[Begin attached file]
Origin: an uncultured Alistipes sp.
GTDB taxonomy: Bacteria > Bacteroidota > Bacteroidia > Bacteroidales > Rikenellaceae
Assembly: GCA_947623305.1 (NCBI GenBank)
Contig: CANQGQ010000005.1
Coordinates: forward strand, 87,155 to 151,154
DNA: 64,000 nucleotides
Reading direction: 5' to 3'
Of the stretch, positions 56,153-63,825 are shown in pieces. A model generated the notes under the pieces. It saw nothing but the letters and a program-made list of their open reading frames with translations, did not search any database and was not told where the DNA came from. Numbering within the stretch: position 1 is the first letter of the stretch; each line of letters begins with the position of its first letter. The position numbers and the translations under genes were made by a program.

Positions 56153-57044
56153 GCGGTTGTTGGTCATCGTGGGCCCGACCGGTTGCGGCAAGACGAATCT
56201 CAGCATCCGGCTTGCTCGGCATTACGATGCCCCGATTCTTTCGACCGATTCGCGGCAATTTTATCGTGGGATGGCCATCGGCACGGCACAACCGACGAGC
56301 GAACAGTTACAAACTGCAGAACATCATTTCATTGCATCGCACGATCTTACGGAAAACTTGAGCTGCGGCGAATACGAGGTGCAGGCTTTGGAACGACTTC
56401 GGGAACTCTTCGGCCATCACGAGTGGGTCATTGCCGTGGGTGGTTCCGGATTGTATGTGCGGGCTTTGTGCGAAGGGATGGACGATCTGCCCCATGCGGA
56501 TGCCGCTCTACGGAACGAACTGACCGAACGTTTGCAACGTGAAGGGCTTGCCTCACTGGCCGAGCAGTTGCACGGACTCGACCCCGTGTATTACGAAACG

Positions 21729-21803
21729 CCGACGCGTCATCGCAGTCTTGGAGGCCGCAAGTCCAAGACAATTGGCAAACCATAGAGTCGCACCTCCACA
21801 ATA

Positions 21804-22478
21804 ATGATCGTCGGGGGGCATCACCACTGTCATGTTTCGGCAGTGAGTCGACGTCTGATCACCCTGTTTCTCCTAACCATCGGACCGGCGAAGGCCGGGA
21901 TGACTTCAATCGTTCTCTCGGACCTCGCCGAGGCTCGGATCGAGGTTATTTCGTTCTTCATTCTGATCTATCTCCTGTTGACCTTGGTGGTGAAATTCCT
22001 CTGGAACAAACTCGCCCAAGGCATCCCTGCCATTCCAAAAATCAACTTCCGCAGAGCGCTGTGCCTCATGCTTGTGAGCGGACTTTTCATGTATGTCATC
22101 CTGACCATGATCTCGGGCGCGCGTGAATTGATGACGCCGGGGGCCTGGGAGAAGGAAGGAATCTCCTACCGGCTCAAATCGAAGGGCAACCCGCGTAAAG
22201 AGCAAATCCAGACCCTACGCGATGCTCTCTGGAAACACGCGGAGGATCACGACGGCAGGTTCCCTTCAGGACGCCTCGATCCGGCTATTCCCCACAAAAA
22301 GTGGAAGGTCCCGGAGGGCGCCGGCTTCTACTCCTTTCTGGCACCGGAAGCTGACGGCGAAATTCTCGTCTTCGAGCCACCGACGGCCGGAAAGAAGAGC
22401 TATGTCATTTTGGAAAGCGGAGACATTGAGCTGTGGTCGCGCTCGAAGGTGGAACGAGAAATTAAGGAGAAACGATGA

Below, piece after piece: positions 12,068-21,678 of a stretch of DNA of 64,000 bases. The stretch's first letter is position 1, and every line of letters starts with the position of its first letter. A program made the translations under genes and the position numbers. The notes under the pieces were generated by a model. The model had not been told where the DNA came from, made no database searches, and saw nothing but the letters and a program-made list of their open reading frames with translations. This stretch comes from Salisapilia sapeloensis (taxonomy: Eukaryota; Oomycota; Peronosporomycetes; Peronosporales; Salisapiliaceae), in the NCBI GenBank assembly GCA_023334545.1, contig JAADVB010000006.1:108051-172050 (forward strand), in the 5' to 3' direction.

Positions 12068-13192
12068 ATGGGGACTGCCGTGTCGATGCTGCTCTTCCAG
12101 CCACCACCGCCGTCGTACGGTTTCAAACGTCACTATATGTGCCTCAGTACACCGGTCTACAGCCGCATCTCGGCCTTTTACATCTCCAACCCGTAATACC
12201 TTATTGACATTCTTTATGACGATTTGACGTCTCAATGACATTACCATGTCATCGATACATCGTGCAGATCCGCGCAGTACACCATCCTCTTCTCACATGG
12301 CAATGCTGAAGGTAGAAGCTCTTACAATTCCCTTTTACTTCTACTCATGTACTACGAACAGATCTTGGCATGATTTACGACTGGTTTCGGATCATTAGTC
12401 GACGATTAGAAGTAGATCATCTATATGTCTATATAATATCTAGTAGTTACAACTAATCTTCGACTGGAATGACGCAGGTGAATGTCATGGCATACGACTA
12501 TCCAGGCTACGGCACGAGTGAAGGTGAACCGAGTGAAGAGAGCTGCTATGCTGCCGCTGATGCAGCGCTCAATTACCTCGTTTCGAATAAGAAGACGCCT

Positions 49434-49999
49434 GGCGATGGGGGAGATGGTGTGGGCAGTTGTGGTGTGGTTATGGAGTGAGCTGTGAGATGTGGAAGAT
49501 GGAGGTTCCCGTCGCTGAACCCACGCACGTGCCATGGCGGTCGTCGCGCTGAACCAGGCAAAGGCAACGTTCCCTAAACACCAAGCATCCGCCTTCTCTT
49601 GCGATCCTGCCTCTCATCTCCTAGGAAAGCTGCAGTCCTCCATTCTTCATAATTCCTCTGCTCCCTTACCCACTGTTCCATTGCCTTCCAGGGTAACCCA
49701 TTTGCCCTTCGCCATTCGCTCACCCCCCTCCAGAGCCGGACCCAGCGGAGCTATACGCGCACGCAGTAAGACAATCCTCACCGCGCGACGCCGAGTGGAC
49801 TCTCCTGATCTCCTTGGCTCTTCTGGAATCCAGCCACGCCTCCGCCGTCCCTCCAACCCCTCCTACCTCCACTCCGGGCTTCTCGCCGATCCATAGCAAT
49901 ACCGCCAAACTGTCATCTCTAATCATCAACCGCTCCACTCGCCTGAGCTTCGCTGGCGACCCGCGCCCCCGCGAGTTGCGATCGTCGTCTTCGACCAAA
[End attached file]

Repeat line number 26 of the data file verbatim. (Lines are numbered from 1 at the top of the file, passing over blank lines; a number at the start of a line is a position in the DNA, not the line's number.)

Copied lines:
Below, piece after piece: positions 12,068-21,678 of a stretch of DNA of 64,000 bases. The stretch's first letter is position 1, and every line of letters starts with the position of its first letter. A program made the translations under genes and the position numbers. The notes under the pieces were generated by a model. The model had not been told where the DNA came from, made no database searches, and saw nothing but the letters and a program-made list of their open reading frames with translations. This stretch comes from Salisapilia sapeloensis (taxonomy: Eukaryota; Oomycota; Peronosporomycetes; Peronosporales; Salisapiliaceae), in the NCBI GenBank assembly GCA_023334545.1, contig JAADVB010000006.1:108051-172050 (forward strand), in the 5' to 3' direction.